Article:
So we rode home. There were some comments about how I needed to treat this as a fun ride, not a training ride (again, 70 miles... wtf? and what's wrong with training during a training camp?). Afterwards, in our room, I tried to have a conversation with my friend about how the day had upset me. She agreed that the dogpiling was unnecessary but there was also a very underlying unsympathetic "we're a Boulder group and this is how we do things". All I really wanted was maybe a hug and a sympathetic ear and perhaps even a white lie about how she understood and yes I was justified and yes, the entire day was crappy. Later, after I overheard part of her conversation with her fiancee about how "it will all blow over and be ok." After she left to meet with people, I called my husband and started bawling because things were definitely NOT ok. In fact, they were so not ok that if I was not responsible for my friend's ride home, I would have left that night. I was so upset and wanting to be alone after that, that I was seriously thinking of spending the night in my truck. I was in full, backed into a corner, paranoia, no one sees my perspective, or worse CARES to see my perspective, including my friend, crying on the phone to my husband, misery mode.
Because THAT makes for a fun training weekend.
The next morning, we got ready for a the hill climb (the 2nd 70 mile ride was cancelled for wind). And finally, someone was nice enough to say she heard what happened and gave me a hug. And for that I'm thankful, as it made my day a bit better. It felt like someone got me and was a bit on my side and that I wasn't alone.
The ride up the ski hill was ok. There were sevearl miles of riding at 3.8 mph because it was so steep, which is sucky. And it was cold. And I was an idiot (because I was still upset) and didn't really pack any cold riding gear, so I froze on the way down.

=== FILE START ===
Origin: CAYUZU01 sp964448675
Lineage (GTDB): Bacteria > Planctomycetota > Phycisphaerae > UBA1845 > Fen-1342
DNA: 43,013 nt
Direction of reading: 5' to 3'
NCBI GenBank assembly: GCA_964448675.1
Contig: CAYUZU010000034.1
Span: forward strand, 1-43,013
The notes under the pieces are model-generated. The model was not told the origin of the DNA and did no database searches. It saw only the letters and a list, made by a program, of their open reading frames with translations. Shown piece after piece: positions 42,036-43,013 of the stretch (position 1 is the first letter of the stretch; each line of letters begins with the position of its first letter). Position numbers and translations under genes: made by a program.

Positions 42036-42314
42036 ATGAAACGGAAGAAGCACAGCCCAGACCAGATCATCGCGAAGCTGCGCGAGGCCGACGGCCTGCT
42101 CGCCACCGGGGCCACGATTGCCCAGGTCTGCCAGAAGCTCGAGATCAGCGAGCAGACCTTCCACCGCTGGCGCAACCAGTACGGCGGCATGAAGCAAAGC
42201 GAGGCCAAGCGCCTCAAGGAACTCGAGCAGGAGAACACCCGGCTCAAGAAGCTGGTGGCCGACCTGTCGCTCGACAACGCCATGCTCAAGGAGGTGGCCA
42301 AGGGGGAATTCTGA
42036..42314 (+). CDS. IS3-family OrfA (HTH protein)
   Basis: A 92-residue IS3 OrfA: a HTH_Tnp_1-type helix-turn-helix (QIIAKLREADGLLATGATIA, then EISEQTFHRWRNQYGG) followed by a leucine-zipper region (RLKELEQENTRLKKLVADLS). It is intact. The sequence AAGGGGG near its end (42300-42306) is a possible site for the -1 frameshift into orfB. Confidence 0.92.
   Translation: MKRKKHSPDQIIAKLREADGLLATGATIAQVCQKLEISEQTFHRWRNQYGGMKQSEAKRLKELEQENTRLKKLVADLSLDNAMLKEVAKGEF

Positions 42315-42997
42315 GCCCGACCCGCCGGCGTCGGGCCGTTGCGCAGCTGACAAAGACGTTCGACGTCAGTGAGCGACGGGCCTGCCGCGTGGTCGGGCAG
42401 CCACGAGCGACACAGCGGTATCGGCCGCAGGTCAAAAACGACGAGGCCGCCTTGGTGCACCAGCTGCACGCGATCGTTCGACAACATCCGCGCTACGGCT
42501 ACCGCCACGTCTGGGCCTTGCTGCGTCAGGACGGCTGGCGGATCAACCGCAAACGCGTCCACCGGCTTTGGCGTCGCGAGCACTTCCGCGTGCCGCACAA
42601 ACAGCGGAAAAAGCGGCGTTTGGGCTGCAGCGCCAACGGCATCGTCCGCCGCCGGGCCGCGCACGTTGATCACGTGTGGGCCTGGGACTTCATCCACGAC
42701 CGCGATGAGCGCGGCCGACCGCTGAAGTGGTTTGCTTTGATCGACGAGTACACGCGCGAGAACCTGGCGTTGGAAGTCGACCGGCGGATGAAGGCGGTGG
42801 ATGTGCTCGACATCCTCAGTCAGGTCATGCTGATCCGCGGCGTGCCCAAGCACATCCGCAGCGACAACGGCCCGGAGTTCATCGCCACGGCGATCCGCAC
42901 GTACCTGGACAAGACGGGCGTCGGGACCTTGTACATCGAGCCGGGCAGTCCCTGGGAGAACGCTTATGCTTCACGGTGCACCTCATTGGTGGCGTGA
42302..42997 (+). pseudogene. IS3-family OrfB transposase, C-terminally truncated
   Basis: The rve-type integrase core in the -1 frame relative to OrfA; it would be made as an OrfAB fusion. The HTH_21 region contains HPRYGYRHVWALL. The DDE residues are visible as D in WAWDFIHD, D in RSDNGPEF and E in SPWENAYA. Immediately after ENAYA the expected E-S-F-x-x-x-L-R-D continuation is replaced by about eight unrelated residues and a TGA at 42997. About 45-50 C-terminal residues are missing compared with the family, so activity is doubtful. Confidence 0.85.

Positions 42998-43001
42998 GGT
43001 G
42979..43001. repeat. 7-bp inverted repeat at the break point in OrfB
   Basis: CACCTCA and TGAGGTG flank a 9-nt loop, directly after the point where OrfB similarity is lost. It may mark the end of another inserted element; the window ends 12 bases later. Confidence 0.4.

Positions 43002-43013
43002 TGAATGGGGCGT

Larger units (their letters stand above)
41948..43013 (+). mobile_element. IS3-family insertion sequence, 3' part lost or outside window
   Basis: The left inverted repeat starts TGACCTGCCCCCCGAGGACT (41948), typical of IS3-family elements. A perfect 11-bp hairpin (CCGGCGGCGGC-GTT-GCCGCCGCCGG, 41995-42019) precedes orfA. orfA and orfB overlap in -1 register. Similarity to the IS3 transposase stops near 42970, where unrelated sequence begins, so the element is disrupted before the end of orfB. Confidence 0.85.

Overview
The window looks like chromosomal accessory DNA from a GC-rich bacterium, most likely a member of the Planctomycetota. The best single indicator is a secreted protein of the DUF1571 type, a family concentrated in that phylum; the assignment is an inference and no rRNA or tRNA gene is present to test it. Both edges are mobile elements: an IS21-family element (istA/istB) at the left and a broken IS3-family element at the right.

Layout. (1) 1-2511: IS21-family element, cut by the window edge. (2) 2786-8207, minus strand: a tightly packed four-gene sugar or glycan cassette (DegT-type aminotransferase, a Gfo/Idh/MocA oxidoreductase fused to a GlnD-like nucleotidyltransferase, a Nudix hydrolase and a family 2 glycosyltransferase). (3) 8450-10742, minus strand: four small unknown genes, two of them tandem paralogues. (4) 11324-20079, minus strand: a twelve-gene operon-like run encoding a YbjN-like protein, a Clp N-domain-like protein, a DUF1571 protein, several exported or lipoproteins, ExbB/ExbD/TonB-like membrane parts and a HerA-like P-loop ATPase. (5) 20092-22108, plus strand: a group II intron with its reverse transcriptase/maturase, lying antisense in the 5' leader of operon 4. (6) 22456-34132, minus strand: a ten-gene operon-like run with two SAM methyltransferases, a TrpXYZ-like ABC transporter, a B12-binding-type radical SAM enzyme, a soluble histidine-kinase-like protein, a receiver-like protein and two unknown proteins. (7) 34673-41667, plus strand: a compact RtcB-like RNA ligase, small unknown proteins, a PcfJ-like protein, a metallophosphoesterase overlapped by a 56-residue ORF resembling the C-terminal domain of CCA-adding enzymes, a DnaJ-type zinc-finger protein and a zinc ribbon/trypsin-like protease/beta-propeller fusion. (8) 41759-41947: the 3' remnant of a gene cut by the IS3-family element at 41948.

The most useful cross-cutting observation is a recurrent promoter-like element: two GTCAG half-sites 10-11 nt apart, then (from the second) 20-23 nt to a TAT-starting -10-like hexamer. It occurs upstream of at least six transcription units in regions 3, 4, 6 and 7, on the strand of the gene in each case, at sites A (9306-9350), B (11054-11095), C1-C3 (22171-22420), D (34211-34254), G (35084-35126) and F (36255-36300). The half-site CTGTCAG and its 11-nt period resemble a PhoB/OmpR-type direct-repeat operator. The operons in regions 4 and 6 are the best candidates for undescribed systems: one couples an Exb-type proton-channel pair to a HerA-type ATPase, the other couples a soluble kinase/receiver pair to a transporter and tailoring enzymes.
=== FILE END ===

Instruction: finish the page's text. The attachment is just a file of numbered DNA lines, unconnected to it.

I realized later on, when people gathered downtown for shopping and lunch (including me because I was so worried what people would say about me if I didn't participate) that this weekend was a girl's weekend away disguised as a training weekend. It was not a training weekend. People wanted to get away from their lives and shop and drink and talk and do girl-type stuff. Which is fine. But don't call it a training weekend. It even included a big group dinner that night with wine that ended up in a birth control discussion. That sort of stuff makes me want to poke my eyes out. Really, most group things drive me batty (there's something about herding cats, getting people to all agree on where to go and where to eat that REALLY does not go well with my independent spirit. I am much better with groups no larger than 4). Most people were into it. I think I was the only one who wasn't. Really, it was the same thing with Ragnar. Everyone thought the weekend was amazing. For me, even without the drama, I would have given the weekend a solid "meh". Mainly because I just don't need/like girls weekends. I just wanted to ride my bike, eat good food, have a beer, sleep and repeat. Shopping and chatting aren't ever high on my list of things I want to do and I never feel like I need to go out of town for these things. I really felt that for the money I spent on travel/food (money I don't really have right now), I could have taken Friday off of work and ridden the same schedule and terrain and gotten more out of it. No criticism for "training", no spending money, no social anxiety, no me being tortured by groups of people chatting over wine. (I'm exaggerating on the torture, they were nice, but the topics on conversation were sooooo not my wheelhouse)
So lesson learned on many levels. Now I just need to figure out if I want to be a part of this group moving forward. A large part of me is saying no, that I should sell my gear (or cancel a pending order) and just get out. Really, any group who has board members treating a new member that way is really not a group I want to participate in. And then the whole "Boulder elitist" crap that was underlining everything. They only have their Boulder experience and that's all that they're willing to acknowledge. Just because they're "Boulder" doesn't mean that there aren't many other ways of doing things and ending up with happy people on bikes riding on roads in groups.
In other words, I think I'll go back to just riding solo and doing my own thing. Or maybe next year I'll join Rocky Mountain Tri Club. They did a Moab training weekend this same weekend. My friends got in 185 miles of riding in 3 days - probably all in aero. In the end, I'm not sure a pretty kit isn't enough for me to stay. And, I'm pretty sure that any time I ride with this group again, I'll have a bit of PTSD and paranoia. Bike riding is supposed to be fun (and sometimes hard,, but never to the point where you're sobbing on the floor of a bathroom during lunch.) Always looking over my shoulder (figuratively and literally) trying to stzay out of trouble just isn't how I want to ride.